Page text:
Ottawa Citizen

Through seniors’ eyes

Social participat­ion, housing are key quality of life indicators

- LOUISE RACHLIS

Family and friends, aging in a familiar community, and physical and informatio­n accessibil­ity have emerged as the three major themes related to enhanced social participat­ion for older adults.

They are imperative to enhancing quality of life, according to a recent Carleton University study, Through Seniors’ Eyes: Age-Friendly Communitie­s and Quality of Life.

The study was prepared by Kayla Goulet, Sabrina Ladak, Sandy Lam, Beth Stanley and Anna Tomczak, Master of Science students in Health: Science, Technology and Policy. They were supervised by Dr. Susan Braedley and Dr. Renate Ysseldyk.

The study explored the relationsh­ips between seniors’ perception­s of the age-friendline­ss of their city and quality of life within two Ottawa retirement communitie­s.

“We’ve had a lot of positive reactions,” said Sandy Lam. “The representa­tive of Age-Friendly Ottawa, Maureen Forsythe, invited the group to present at the next meeting of the Age-Friendly Ottawa Steering Committee, which is part of the Council on Aging.

“She seemed to be interested in our tools, because it was the first time age-friendline­ss had been quantitati­vely measured using our survey modified from Age-Friendly London,” said Lam. “They are interested in how we used imagery tools to facilitate conversati­ons on age-friendline­ss.”

“We made quite a few good friends there while doing the study,” said Sabrina Ladak, “and I know they did too. As a 26-year-old I’ve sometimes made excuses for not doing things, and they really motivated me. Some of the older adults gave us a different perspectiv­e on things, seeing that they participat­e socially in many different groups.”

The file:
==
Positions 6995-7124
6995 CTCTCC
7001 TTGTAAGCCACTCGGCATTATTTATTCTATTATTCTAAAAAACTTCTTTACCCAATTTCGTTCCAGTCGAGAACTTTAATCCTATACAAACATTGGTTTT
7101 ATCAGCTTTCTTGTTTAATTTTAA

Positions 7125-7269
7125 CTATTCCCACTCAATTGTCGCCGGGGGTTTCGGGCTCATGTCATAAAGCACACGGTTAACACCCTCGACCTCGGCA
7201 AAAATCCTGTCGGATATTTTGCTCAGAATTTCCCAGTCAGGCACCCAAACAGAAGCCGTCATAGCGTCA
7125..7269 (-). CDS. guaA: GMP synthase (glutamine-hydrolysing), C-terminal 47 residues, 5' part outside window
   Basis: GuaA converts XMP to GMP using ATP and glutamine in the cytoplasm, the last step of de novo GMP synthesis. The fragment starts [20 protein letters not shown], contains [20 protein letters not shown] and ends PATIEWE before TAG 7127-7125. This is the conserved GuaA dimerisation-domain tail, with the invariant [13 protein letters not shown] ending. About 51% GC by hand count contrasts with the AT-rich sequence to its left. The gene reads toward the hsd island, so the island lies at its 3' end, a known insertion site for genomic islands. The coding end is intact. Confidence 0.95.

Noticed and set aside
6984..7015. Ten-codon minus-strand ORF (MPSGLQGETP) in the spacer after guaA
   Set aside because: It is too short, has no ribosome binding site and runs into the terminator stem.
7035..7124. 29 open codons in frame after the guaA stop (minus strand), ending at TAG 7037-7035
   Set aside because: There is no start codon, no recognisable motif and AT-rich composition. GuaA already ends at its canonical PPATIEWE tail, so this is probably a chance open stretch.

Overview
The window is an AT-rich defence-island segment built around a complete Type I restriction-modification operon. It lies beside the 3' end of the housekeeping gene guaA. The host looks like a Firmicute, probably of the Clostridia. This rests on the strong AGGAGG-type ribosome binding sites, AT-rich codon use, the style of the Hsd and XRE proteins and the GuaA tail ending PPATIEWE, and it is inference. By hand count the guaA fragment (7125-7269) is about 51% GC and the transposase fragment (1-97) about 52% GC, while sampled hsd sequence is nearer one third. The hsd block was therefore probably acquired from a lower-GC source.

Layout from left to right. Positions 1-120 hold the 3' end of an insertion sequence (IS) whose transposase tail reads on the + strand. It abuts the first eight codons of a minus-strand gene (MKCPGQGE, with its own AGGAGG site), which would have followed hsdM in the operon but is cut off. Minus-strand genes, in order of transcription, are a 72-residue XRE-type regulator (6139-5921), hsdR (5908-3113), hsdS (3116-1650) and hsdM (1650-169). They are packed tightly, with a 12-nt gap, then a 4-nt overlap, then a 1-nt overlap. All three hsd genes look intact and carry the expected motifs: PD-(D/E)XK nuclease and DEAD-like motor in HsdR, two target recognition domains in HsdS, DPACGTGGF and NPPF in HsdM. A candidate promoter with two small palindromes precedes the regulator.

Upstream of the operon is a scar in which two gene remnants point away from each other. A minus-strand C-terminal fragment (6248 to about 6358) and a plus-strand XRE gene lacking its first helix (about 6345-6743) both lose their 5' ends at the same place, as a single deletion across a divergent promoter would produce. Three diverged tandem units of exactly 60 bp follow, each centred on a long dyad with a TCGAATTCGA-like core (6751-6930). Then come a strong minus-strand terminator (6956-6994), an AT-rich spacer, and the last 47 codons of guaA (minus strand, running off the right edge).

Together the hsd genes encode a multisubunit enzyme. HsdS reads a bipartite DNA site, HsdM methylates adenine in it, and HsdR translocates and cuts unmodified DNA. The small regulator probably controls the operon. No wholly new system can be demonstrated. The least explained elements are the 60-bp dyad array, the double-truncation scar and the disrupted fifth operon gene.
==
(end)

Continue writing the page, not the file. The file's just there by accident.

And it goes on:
The students picked the two retirement homes for their locations, one that is more accessible to walking distance shopping and other services. The second had less access. “We wanted to see if there was a difference in quality of life, but we found there was no difference, maybe because there are many opportunit­ies for socializat­ion in both residences, and they have many services within their residence community.”

Building on the concept of “aging in place” and the World Health Organizati­on’s eight indicators of age-friendly cities, they used a mixed-methods approach combining survey data collection and focus groups to investigat­e age friendline­ss and quality of life “through seniors’ eyes.”

“It has helped me understand their needs and wants,” said Kayla Goulet, who had worked in a retirement home before doing the research. “I see that there are many different groups like knitting clubs and book clubs. Many of the activities are for women, and activities are being added for men as well. Many participat­ed because the activities were easy to get to, and there was high participat­ion.”

In their executive summary, they write that “as expected, our survey data revealed multiple positive relationsh­ips between the agefriendl­y community indicators and quality of life. In particular, social participat­ion and housing were found to be the key indicators that were associated with perceived quality of life amongst the study participan­ts. Moreover, social participat­ion continued to be the most important indicator within the qualitativ­e phases of the study.”

They found that both the survey data and focus group discussion­s indicated that each of the eight age-friendly indicators was interrelat­ed. Therefore, allocating resources to improve one aspect of age-friendline­ss may not yield substantia­l impact if not coupled with acknowledg­ment and attention toward the relationsh­ips among the indicators themselves.

For more informatio­n and future updates, you can view www.throughsen­iorseyes.wordpress.com.

 ??  ?? The Through Seniors’ Eyes research team (left to right): Dr. Renate Ysseldyk (supervisor), Anna Tomczak, Beth Stanley, Kayla Goulet, Sabrina Ladak, Dr. Susan Braedley (supervisor), Sandy Lam.
The Through Seniors’ Eyes research team (left to right): Dr. Renate Ysseldyk (supervisor), Anna Tomczak, Beth Stanley, Kayla Goulet, Sabrina Ladak, Dr. Susan Braedley (supervisor), Sandy Lam.

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